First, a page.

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English Pronunciation Errors among Saudi Learners

EnglishPronunciation Errors among Saudi Learners

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Englishpronunciation error among Saudi learner

Projectdesign

Researchobjectives,

Saudistudents undertaking English as a second language face variousproblems in almost every aspect of their learning such as writing,reading, grammar, pronunciation, and vocabulary (Kassem 2013). Inmajority of the learning time, pronunciation is accorded less timethan the other components of learning English (Ahmad 2011). As aresult, many learners are left with faulty pronunciation skills,which become a major obstacle in their efforts to communicate.Previously, researches have been conducted touching on other aspectsof English language. Researchers have previously focused on EnglishPhonotactics and established that many learners had a problem withinitial consonant groups and final consonant groups with more thanthree members. The error problems reflected in the researches weresubstitution, reduction, and deletion of some of the consonants(Alrashidi 2014). The current research study focuses on pronunciationproblems of English words by post-High school students in theCanberra University and the English Language Institute in theuniversity. The data collected will aid the researcher in coming upwith suggestions, teaching strategies and recommendations that willhelp in reducing the future pronunciation problems of English words.

Basedon the above statement of research objectives and background of theproblem under study, the researcher set out to answer the followingresearch questions:

  1. What pronunciation problems do students in Canberra University and in the English Language Institute have while communicating?

  2. Is there an identifiable pattern to the pronunciation errors made by majority of the students in the institution?

  3. How would emphasis on the pronunciation errors during teaching help in reducing the problem?

Justificationof the research

Thisstudy will be important to the researcher, teachers and students inthe following ways:

  • The researcher will be able to identify main pronunciation problems encountered by students in their acquisition of English as their second language. As a result, the researcher will make a significant contribution in the effective learning and teaching of English among foreign students. This study is expected to have positive implications beyond the study sample and the researcher hopes it will be used to implement policy and curriculum changes in teaching of English to foreign students to ensure that they attain efficacy and eloquence in all aspects of the language.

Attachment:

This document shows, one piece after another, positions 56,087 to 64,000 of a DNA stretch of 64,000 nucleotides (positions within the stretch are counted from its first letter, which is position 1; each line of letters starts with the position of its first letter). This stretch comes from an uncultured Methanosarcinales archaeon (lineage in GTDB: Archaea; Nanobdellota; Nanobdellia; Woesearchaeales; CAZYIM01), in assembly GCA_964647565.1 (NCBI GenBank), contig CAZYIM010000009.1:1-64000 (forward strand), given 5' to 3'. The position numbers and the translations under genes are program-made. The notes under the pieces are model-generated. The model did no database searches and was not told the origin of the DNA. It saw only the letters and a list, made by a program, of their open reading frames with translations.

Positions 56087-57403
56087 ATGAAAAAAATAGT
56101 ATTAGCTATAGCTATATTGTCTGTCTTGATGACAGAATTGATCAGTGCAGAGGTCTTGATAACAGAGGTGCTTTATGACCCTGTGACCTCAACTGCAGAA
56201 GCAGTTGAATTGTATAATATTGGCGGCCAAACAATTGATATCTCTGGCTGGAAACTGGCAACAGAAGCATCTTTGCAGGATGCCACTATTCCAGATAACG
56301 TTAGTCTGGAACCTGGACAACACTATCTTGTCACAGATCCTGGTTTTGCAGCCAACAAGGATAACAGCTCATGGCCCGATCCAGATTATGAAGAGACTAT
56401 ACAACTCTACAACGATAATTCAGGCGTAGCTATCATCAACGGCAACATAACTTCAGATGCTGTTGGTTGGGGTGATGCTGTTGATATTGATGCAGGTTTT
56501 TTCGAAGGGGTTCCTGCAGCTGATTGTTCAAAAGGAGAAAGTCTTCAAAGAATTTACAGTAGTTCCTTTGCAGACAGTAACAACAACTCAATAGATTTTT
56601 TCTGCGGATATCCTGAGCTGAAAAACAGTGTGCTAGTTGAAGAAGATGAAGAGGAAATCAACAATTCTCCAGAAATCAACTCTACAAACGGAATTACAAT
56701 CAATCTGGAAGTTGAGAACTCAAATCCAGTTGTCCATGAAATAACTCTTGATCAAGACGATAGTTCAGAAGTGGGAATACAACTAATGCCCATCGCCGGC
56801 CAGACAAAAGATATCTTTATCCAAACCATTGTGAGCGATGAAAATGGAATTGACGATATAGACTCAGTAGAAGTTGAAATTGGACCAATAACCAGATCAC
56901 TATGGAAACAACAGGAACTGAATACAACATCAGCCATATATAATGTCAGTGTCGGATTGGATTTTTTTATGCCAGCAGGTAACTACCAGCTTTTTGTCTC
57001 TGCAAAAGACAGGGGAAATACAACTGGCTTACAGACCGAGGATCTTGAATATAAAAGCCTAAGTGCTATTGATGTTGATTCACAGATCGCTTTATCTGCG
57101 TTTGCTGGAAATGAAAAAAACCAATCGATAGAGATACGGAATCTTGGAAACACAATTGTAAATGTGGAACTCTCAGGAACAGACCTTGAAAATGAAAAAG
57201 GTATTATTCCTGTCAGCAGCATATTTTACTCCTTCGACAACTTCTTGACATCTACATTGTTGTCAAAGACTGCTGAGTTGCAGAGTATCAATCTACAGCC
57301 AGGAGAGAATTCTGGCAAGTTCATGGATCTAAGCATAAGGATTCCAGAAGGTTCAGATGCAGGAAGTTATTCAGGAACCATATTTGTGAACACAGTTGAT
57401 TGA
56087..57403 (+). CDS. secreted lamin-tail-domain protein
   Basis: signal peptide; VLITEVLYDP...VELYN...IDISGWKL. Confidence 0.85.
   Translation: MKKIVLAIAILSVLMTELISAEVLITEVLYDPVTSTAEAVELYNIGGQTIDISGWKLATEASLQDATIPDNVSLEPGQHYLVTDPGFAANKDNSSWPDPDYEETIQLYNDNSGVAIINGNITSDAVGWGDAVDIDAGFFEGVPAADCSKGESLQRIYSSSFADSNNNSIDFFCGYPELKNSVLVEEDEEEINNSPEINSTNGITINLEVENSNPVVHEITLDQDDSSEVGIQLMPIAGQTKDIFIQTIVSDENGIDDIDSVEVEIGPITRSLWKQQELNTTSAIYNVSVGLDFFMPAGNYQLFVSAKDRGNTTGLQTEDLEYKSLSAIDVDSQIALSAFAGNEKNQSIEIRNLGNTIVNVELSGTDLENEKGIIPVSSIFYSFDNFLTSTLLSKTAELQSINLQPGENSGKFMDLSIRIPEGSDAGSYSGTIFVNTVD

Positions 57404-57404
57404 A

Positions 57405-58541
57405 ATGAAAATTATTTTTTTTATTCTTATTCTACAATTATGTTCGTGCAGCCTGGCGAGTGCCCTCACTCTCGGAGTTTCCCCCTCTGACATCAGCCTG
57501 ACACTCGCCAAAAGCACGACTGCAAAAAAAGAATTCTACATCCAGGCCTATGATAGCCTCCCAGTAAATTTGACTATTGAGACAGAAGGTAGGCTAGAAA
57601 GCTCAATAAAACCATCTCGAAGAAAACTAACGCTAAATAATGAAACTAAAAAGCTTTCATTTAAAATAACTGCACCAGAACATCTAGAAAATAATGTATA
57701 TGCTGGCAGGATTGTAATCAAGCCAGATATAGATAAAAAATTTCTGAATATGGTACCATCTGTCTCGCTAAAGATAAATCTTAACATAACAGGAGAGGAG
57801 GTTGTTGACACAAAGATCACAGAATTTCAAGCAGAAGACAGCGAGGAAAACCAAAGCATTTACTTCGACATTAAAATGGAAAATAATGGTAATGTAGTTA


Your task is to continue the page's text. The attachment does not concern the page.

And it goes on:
• To the teaching fraternity, the study will help them to come up with proper student management and teaching strategies that will ensure that foreign learners do not lag behind in acquiring excellent communication skills because of pronunciation errors. Hence, the study will be used as reference tool through which they will identify patterns in pronunciation errors that will form the initial points of emphasis during teaching and coaching.

  • For the study sample, the research will be able to establish their main pronunciation errors. As a result, they will be motivated to put more effort as well as seeking more coaching to improve on the areas of concern.

  • The study will also set a precedent for subsequent researches that are projected to be on a higher scale than the present one, to incorporate a multi-disciplinary approach among Saudis and students from other nationalities all over the world.

Researchmethodology

Themain aim of this study is to establish pronunciation problems amongEnglish learners in Canberra University while at the same timeidentifying their main errors.

Population

Thesample population for this study consisted of seven students from theCanberra University and English Language Institute. The participantscomprised of three females and four males who were chosen from eachlevel of learning in the institution to ensure equitablerepresentation of the whole population.

Datacollection

Theresearcher utilised a qualitative method to describe and analyse thedata collected. The researcher randomly approached and selected sevenstudents individually and requested for their participation in thestudy. The students had to have been English students of non-nativeorigin but present in the institution for more than one year. Theresearcher revealed the aim of the study and guaranteed theconfidentiality of the study to the students to enhance their chancesof participation. Once they had granted their consent to beinterviewed, the participants were then involved in individual andindependent loud reading of some structured English words andsentences that reflected normal conversations. The choice of wordsand sentences incorporated vowel and consonant stressing parts thatare normal in mainstream conversations

Thereading took place in calm and private locations in the CanberraUniversity to ensure that the participants were confident andundisturbed in performing the reading exercises. Each student hadfifteen minutes to complete the set of questions and words.Administering the questions in this way reduced the chances of theparticipants monitoring themselves as they read as opposed to howthey would do it in a normal conversation. Hence, this method enabledthe researcher to collect data that are more accurate. Each exercisewas tape-recorded for later reference and analysis. After thisprocess, the researcher engaged the services of a native Englishspeaker and a Linguist within the English Language Institute toidentify the main pronunciation errors that the sample populationmade. The aim of using this method was to allow the researcher toincorporate problematic and normal words to gauge the extent oferring during pronunciation. This is better when compared to use ofnormal conversations through which the participants may have avoidedproblematic words.

Findings